Friday, December 19, 2008

Moral legislation?

The LA times reports on a last minute rule by the Bush administration allowing physicians to refuse to provide care they find morally objectionable. This assumes a mainstream Christian physician. What if a physician's moral position is against heroic measures to continue life, or against increasing population, what then? These 'moral' positions run counter to the 'morals' this rule has in mind.

Friday, November 28, 2008

Javascript and MVC

Interesting article called Blurring MVC lines. It's about MVC pattern in web development. His basic concern is having to program in Javascript, which he finds obtuse. Otherwise, he praises the idea of a rich client web interface, i.e., AJAX. I can paraphrase the article as "javascript sucks, here's how you can write AJAX apps without writing javascript". Mr. Leighton also fails the full disclosure test, being a "lead developer" on Pyjamas, one of the frameworks he touts. It smacks of a bit of condenscension, that Javascript is too hard for the average developer.

Wednesday, October 29, 2008

Attacks on Palin

There is a piece in the CS Monitor blogs where there is some concern expressed about the attacks on Sarah Palin as being sexist. I don't see it. I don't see the attacks on Palin as being any different than the attacks on another vice-presidential candidate that became Vice President, and appeared similarly qualified. Other than that VP happened to be a white anglo male.

Friday, October 10, 2008

Borrowing to gamble

Freakonomics blog has an interesting piece on how we got into this financial crisis. The oversimplified version is that too many people gambled on credit. As in, they borrowed money to place a bet, and lost the bet. The bet? That housing prices would continue to rise. Highly leveraged? To borrow an analogy, I put up my $1000 gold watch for collateral (i.e., creditor can take it if I default on my loan), the same single gold watch, for, say, 30 loans. After the first creditor takes the watch, what then? I suppose 'hung for $1000, hung for $30,000'.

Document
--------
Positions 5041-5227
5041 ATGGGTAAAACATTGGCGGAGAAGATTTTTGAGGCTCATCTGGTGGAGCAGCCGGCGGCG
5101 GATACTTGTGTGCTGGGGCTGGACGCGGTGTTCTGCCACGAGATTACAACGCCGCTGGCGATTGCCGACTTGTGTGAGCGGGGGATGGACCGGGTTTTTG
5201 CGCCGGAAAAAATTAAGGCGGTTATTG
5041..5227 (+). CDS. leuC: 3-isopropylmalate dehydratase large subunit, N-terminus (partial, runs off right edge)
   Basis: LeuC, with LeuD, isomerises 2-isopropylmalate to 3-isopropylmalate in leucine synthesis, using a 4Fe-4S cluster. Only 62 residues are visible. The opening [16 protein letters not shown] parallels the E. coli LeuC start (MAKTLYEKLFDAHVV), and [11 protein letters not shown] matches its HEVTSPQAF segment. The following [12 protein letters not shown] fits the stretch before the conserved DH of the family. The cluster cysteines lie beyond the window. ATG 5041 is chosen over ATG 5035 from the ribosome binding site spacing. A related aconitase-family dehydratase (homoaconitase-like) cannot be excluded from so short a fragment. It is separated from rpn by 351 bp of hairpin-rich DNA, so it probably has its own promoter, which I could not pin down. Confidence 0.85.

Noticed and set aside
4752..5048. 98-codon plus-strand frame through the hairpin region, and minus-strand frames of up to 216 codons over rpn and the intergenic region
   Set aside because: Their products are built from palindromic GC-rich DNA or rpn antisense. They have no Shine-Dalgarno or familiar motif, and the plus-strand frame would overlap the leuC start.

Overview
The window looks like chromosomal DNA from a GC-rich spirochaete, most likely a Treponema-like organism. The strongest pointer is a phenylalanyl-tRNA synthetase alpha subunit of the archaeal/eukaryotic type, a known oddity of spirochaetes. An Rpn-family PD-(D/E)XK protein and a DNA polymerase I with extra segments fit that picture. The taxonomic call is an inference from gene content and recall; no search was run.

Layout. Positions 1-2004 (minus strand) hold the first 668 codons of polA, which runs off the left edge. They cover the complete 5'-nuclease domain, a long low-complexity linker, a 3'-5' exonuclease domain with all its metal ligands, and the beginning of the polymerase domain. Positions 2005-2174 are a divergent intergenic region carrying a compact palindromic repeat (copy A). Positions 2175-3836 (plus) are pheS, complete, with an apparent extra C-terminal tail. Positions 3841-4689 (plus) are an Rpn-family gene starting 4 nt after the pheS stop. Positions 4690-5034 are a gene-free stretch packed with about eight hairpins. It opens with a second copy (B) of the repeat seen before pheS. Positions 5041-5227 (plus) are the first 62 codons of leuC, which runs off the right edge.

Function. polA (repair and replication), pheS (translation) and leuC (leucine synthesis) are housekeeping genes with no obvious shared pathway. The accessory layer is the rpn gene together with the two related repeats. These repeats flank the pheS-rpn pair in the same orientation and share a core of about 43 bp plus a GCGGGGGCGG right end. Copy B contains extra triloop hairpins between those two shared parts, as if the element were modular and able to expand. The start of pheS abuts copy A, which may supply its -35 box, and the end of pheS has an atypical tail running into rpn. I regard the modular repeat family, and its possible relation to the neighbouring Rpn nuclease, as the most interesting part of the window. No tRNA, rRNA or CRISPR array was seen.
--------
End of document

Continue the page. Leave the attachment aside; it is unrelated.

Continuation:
Monday, August 25, 2008

Google Apps Annoyances

I made the mistake of installing Google Calendar Sync. Now, any time I try to create a new event, it complains that I have exceeded the number of edits I'm allowed. Funny how these productivity enhancing tools eat up more time than if I never bothered with them.

The other annoyance is Google Notebook. I guess they intended it for little snippets, because I often find that the note I'm editing loses focus in the middle of my typing.

Double-edge shaving update

In my move up to Washington, my Gillette Super Speed seems to have lost it's way. I didn't want to get another used rig, so I picked up a Merkur Classic. That has been working out splendidly, and I have been shaving with it exclusively now for about a month, now. Unlike the Gillette, it has no moving parts. A little bit more cumbersome to replace blades, but I have the assurance of no possible mechanical breakdown.

What defines organic food?

I was reading an article today about a new "green" pesticide that could be used on certified organic crops, and it set me to wondering. I used to use tobacco tea as a pesticide, but the recent onset of problems for honey bees made me reconsider the use of any wide spectrum pesticide. When I hear about "green" pesticides and "green" herbicides, I wonder about long term sustainability. I think we need another term, now. I think it would be more responsible to eat GM produce than that produced with wide spectrum pesticides, no matter how "green".